Adult neurogenesis in the dentate gyrus of the hippocampus is altered with stress
exposure and has been implicated in depression. High levels of corticosterone (CORT)
suppress neurogenesis in the dentate gyrus of male rats. However both acute and chronic
stress do not consistently reduce adult hippocampal neurogenesis in female rats. Therefore,
this study was conducted to investigate the effect of different doses of corticosterone
on hippocampal neurogenesis in male and female rats. Rats received 21 days of s.c.
injections of either oil, 10 or 40 mg/kg CORT. Subjects were perfused 24 h after the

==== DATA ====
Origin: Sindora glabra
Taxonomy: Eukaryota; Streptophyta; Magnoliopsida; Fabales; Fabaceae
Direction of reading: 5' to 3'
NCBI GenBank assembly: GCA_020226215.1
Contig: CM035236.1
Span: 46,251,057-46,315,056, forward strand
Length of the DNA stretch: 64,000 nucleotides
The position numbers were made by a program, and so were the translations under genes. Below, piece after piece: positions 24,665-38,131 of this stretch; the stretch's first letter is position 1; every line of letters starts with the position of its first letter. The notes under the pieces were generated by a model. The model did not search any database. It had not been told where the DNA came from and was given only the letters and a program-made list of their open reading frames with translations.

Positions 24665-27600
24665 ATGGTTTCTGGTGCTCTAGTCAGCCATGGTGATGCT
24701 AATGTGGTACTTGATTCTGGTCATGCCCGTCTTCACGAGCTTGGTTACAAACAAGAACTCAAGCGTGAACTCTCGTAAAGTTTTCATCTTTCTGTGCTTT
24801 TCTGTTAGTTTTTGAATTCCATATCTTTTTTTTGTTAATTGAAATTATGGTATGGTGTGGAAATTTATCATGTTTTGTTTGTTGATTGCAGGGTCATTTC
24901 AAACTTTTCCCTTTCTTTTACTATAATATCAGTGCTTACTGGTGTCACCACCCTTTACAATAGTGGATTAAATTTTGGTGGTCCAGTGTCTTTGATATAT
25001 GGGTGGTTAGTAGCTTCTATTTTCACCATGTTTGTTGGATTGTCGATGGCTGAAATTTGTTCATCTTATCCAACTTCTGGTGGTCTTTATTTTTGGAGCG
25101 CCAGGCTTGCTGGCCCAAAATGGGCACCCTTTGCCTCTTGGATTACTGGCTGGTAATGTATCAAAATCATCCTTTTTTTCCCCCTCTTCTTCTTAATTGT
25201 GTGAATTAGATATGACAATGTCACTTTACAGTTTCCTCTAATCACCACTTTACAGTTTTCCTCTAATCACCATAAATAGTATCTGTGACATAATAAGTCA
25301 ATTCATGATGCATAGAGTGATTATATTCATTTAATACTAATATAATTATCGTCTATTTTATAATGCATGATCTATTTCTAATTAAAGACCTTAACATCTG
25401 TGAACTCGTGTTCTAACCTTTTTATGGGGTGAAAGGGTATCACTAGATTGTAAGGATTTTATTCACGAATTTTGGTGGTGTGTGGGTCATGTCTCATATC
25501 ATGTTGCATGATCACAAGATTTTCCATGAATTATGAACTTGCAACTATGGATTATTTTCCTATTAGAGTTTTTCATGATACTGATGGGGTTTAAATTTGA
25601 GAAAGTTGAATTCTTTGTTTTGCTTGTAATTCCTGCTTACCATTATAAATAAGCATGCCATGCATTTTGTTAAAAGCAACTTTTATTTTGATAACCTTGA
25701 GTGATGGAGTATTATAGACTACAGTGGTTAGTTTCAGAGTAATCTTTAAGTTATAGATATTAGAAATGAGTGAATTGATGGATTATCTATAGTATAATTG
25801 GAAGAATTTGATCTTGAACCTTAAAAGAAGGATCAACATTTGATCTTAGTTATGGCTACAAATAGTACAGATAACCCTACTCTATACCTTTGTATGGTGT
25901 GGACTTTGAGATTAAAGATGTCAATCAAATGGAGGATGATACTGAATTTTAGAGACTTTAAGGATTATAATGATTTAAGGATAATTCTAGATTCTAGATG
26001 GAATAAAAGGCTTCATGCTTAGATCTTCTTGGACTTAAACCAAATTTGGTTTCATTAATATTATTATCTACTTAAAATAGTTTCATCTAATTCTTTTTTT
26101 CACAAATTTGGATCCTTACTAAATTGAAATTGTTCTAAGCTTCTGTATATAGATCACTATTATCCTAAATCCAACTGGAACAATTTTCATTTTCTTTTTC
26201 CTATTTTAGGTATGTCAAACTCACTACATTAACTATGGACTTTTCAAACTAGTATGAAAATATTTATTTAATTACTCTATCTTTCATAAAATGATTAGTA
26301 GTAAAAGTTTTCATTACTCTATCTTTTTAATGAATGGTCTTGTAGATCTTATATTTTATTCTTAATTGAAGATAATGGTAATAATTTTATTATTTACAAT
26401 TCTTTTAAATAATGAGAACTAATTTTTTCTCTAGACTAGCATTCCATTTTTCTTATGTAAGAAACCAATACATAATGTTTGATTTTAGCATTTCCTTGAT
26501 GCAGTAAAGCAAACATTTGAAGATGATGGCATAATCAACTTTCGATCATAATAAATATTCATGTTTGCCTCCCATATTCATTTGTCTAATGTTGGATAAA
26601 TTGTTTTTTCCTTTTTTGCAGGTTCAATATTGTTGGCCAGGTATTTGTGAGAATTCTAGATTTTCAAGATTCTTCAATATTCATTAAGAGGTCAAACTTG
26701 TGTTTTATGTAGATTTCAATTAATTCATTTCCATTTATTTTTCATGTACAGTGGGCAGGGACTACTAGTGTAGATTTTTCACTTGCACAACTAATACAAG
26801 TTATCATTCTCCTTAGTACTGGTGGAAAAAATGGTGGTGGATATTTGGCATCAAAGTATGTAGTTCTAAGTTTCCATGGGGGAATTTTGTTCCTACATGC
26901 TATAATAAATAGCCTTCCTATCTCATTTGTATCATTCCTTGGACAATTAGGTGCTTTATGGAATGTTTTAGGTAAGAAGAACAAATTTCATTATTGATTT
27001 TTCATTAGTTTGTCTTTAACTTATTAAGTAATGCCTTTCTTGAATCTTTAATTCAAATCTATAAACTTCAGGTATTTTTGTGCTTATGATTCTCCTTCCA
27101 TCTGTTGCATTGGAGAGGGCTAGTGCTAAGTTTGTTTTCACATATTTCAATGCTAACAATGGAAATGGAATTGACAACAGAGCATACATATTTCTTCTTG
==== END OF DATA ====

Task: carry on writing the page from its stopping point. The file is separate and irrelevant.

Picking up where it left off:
last CORT injection and brains were analyzed for cell proliferation (Ki67-labeling)
or immature neurons (doublecortin-labeling). Results show that in both males and females
high CORT, but not low CORT, reduced both cell proliferation and the density of immature
neurons in the dentate gyrus. Furthermore, high CORT males had reduced density in
immature neurons in both the ventral and dorsal regions while high CORT females only
showed the reduced density of immature neurons in the ventral hippocampus. The high
dose of CORT disrupted the estrous cycle of females. Further, the low dose of CORT
significantly reduced weight gain and increased basal CORT levels in males but not
females, suggesting a greater vulnerability in males with the lower dose of CORT.
Thus we find subtle sex differences in the response to chronic CORT on both body weight
and on neurogenesis in the dorsal dentate gyrus that may play a role in understanding
different vulnerabilities to stress-related neuropsychiatric disorders between the
Copyright 2010 IBRO. Published by Elsevier Ltd. All rights reserved.